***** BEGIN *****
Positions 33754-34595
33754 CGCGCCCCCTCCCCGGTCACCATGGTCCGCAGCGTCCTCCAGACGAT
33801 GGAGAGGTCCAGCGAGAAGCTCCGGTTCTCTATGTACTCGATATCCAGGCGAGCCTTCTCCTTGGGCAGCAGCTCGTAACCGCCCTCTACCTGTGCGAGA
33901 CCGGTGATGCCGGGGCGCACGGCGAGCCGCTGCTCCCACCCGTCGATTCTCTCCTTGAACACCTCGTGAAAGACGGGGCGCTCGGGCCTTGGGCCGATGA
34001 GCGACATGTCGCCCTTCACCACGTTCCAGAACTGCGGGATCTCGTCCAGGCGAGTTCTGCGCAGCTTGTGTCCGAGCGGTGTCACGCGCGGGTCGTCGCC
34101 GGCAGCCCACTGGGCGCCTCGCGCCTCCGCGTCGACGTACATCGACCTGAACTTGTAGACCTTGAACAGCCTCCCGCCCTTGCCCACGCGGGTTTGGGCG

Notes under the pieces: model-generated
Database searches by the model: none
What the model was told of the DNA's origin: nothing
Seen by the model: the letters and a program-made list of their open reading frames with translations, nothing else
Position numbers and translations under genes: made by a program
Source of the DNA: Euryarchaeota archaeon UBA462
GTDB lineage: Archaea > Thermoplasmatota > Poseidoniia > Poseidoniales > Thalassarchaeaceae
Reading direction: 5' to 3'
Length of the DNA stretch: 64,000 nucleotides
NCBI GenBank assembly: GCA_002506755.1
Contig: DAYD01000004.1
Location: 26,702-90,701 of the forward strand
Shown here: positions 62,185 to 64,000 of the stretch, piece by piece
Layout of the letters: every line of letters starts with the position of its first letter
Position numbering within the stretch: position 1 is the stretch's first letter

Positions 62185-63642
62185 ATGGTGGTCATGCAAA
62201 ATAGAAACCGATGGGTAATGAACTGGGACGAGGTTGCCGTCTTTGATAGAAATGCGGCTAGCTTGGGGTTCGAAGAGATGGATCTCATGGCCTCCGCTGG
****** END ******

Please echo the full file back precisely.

Positions 33754-34595
33754 CGCGCCCCCTCCCCGGTCACCATGGTCCGCAGCGTCCTCCAGACGAT
33801 GGAGAGGTCCAGCGAGAAGCTCCGGTTCTCTATGTACTCGATATCCAGGCGAGCCTTCTCCTTGGGCAGCAGCTCGTAACCGCCCTCTACCTGTGCGAGA
33901 CCGGTGATGCCGGGGCGCACGGCGAGCCGCTGCTCCCACCCGTCGATTCTCTCCTTGAACACCTCGTGAAAGACGGGGCGCTCGGGCCTTGGGCCGATGA
34001 GCGACATGTCGCCCTTCACCACGTTCCAGAACTGCGGGATCTCGTCCAGGCGAGTTCTGCGCAGCTTGTGTCCGAGCGGTGTCACGCGCGGGTCGTCGCC
34101 GGCAGCCCACTGGGCGCCTCGCGCCTCCGCGTCGACGTACATCGACCTGAACTTGTAGACCTTGAACAGCCTCCCGCCCTTGCCCACGCGGGTTTGGGCG

Notes under the pieces: model-generated
Database searches by the model: none
What the model was told of the DNA's origin: nothing
Seen by the model: the letters and a program-made list of their open reading frames with translations, nothing else
Position numbers and translations under genes: made by a program
Source of the DNA: Euryarchaeota archaeon UBA462
GTDB lineage: Archaea > Thermoplasmatota > Poseidoniia > Poseidoniales > Thalassarchaeaceae
Reading direction: 5' to 3'
Length of the DNA stretch: 64,000 nucleotides
NCBI GenBank assembly: GCA_002506755.1
Contig: DAYD01000004.1
Location: 26,702-90,701 of the forward strand
Shown here: positions 62,185 to 64,000 of the stretch, piece by piece
Layout of the letters: every line of letters starts with the position of its first letter
Position numbering within the stretch: position 1 is the stretch's first letter

Positions 62185-63642
62185 ATGGTGGTCATGCAAA
62201 ATAGAAACCGATGGGTAATGAACTGGGACGAGGTTGCCGTCTTTGATAGAAATGCGGCTAGCTTGGGGTTCGAAGAGATGGATCTCATGGCCTCCGCTGG